I intend in many cases to employ the expansive force of steam to press on the piston, or whatever is used instead of one, in the same manner as the weight of the atmosphere is now employed in common fire-engines. In some cases I intend to use both the condenser and this force of steam, so that the powers of these engines will as much exceed those pressed only by the air, as the expansive power of the steam is greater than the weight of the atmosphere. In other cases, when plenty of cold water cannot be had, I intend to work the engines by the force of steam only, and to discharge it into the air by proper outlets after it has done its office.
But he continued to rely on the vacuum created by his condenser, and never built an engine worked “by the force of steam only.” He went out of his way to ensure that no one else did either, deprecating the use of strong steam at every opportunity.
There was one obvious reason why: high-pressure steam was dangerous. The problem was not the working machinery of the engine but the boiler, which was apt to explode, spewing shrapnel and superheated steam that could kill anyone nearby. Papin had added a safety valve to his digester for exactly this reason. Savery steam pumps were also notorious for their explosive tendencies. Some have imputed a baser motive for Watt’s intransigence: a desire to protect his own business from high-pressure competition. In truth, though, high-pressure boilers did remain dangerous, and would kill many people throughout the nineteenth century.
Unfortunately, the best material for building a strong boiler was the most difficult from which to actually construct one. By the beginning of the nineteenth century copper, lead, wrought iron, and cast iron had all been tried as boiler materials, in various shapes and combinations. Copper and lead were soft, cast iron was hard, but brittle. Wrought iron clearly stood out as the toughest and most resilient option, but it could only be made in ingots or bars, which the prospective boilermaker would then have to flatten and form into small plates, many of which would have to be joined to make a complete boiler.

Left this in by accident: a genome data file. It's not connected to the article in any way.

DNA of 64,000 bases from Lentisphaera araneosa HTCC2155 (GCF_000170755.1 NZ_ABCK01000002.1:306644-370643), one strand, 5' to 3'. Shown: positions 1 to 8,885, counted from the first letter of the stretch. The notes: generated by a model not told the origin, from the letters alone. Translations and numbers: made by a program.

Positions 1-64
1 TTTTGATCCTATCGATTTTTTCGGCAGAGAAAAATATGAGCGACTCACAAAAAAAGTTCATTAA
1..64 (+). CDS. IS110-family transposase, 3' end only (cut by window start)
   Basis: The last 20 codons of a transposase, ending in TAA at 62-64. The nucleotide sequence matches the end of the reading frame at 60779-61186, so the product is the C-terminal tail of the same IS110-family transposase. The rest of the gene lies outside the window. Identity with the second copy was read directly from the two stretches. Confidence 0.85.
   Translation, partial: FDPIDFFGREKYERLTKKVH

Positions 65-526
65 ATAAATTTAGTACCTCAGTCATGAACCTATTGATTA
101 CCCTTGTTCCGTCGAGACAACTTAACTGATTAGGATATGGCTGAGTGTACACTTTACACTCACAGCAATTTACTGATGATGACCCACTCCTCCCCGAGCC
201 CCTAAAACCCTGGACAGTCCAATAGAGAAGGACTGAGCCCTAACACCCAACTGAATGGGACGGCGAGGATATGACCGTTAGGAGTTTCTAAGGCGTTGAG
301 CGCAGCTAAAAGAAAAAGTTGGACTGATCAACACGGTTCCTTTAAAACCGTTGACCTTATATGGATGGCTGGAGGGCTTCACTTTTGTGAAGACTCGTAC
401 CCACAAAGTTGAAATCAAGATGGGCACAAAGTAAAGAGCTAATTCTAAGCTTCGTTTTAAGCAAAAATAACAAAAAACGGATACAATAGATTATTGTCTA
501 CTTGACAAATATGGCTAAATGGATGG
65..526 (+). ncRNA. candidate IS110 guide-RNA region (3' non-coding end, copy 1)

Advances in two fields in the decades around 1800 resolved the difficulties of wrought iron. The first was metallurgical. In the late eighteenth century, Henry Cort invented the “puddling” process of melting and stirring iron to oxidize out the carbon, producing larger quantities of wrought iron that could be rolled out into plates of up to about five feet long and a foot wide.
These larger plates still had to be riveted together, a tedious and error-prone process, that produced leaky joints. Everything from rope fibers to oatmeal was tried as a caulking material. To make reliable, steam-tight joints required advances in machine tooling. This was a cutting-edge field at the time (pun intended). For example, for most of history craftsmen cut or filed screws by hand. The resulting lack of consistency meant that many of the uses of screws that we take for granted were unknown: one could not cut 100 nuts and 100 bolts, for example, and then expect to thread any pair of them together. Only in the last quarter of the eighteenth centuries did inventors craft sufficiently precise screw-cutting lathes to make it possible to repeatedly produce screws with the same length and pitch.